Noisey's Top 25 Albums of 2014: 25 to 11

Noisey's staff rounds up the 25 best albums of the year.

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Dec 19 2014, 5:55pm

Below are the 25 best albums of 2014 as chosen by the Noisey staff: Kim Kelly, Kyle Kramer, Drew Millard, Kayla Monetta, Dan Ozzi, Fred Pessaro, Eric Sundermann, and Kim Taylor Bennett. For Noisey's top 25 songs of the year, go here.

Run the Jewels 2

25. Run the Jewels –

In a year of social upheaval with protests flaring up around the country as a reaction to the murders of Mike Brown and Eric Garner at the hands of the police, so many artists with large, high profile platforms have been embarrassingly silent, sitting on their hands while the world burns around them. Run the Jewels, the interracial hip-hop duo composed of Killer Mike and El-P, has picked up more than enough slack for them. Following the release of their acclaimed 2013 debut, the duo returned with an even more acclaimed follow-up, Run the Jewels 2. They were relentlessly passionate about publicly opposing the injustices—from their tearful and explosive St. Louis performance the night a grand jury’s decided not to indict officer Darren Wilson to Killer Mike’s outspoken CNN appearances. Even if Run the Jewels 2 somehow does not stand the test of time (which is unlikely given its status as a pioneering rap album), the work Killer Mike and El-P have done to raise public awareness of racial inequality won’t soon be overlooked. History does not forget those who stand up when everyone else is sitting down.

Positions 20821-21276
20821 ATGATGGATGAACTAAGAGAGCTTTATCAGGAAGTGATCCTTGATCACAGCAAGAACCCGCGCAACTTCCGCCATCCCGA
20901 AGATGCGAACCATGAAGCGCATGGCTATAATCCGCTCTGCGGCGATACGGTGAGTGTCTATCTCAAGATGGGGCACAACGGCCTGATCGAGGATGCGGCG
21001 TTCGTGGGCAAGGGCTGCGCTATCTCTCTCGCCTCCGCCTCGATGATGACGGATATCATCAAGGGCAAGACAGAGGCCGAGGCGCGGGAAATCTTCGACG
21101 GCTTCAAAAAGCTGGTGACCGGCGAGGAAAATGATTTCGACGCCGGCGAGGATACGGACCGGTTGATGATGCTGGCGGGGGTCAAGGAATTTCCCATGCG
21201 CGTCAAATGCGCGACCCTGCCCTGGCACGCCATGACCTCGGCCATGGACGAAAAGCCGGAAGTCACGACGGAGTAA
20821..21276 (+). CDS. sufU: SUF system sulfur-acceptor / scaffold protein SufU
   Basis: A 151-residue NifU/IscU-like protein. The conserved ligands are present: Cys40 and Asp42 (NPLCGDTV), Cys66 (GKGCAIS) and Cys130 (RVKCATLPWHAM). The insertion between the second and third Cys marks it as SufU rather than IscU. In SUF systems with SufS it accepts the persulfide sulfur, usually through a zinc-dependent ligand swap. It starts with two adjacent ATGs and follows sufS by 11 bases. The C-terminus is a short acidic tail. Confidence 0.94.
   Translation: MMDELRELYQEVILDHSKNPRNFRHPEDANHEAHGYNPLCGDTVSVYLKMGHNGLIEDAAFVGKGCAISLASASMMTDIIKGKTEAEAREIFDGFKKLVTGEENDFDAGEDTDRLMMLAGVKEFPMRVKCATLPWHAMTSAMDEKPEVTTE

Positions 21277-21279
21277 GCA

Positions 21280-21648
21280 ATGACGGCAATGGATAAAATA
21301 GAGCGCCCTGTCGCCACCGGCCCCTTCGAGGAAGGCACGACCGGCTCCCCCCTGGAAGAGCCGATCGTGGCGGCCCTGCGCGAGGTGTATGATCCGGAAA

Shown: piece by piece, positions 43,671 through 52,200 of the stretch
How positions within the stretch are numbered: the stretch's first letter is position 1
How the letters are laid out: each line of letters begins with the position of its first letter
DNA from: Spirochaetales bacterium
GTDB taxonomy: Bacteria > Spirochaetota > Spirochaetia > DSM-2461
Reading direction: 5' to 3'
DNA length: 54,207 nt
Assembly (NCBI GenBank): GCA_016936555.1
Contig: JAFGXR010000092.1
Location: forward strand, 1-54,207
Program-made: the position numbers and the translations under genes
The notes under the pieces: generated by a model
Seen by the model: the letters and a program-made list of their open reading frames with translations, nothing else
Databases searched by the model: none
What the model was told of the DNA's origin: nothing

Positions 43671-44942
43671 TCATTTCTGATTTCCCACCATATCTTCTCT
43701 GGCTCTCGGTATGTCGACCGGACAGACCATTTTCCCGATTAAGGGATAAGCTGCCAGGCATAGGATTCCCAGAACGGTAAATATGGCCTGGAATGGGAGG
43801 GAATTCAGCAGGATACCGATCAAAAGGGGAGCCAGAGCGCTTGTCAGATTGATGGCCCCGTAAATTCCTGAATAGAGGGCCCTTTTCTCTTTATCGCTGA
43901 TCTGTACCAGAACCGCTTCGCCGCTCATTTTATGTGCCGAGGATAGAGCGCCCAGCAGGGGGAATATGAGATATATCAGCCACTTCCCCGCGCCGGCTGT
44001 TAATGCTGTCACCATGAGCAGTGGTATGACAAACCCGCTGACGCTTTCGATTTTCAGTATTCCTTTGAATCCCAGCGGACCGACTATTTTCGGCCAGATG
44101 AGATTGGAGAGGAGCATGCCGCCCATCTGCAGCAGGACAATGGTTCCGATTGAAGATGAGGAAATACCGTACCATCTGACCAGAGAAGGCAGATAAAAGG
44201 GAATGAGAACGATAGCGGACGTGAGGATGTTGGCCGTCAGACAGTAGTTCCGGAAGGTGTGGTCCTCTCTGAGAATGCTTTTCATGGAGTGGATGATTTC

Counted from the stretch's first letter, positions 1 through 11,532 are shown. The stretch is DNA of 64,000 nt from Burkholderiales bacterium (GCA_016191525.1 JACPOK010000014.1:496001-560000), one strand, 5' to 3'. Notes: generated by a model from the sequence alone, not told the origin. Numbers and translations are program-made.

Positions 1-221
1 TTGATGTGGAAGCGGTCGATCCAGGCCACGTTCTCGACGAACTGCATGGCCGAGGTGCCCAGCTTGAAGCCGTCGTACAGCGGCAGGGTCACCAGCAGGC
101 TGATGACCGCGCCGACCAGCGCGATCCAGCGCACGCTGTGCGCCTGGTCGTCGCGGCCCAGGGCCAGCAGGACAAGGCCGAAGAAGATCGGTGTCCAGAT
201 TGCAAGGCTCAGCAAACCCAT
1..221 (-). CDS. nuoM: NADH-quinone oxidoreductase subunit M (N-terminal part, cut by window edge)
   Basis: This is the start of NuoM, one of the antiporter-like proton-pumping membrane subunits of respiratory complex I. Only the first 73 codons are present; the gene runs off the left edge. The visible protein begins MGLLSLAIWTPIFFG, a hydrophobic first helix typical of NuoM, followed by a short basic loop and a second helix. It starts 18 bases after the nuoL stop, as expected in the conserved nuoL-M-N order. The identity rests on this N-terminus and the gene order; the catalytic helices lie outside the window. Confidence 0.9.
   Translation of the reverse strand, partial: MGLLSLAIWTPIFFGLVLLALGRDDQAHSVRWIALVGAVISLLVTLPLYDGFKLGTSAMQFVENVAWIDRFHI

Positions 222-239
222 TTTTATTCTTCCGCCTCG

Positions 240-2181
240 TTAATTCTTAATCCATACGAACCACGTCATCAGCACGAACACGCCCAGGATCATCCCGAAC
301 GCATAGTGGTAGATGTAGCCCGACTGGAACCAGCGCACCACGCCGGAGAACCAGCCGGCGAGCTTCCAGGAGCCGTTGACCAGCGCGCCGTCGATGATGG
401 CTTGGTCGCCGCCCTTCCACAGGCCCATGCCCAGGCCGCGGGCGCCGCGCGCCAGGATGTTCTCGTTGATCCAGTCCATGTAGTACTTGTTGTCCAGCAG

—Dan Ozzi


Are We There

24. Sharon Van Etten –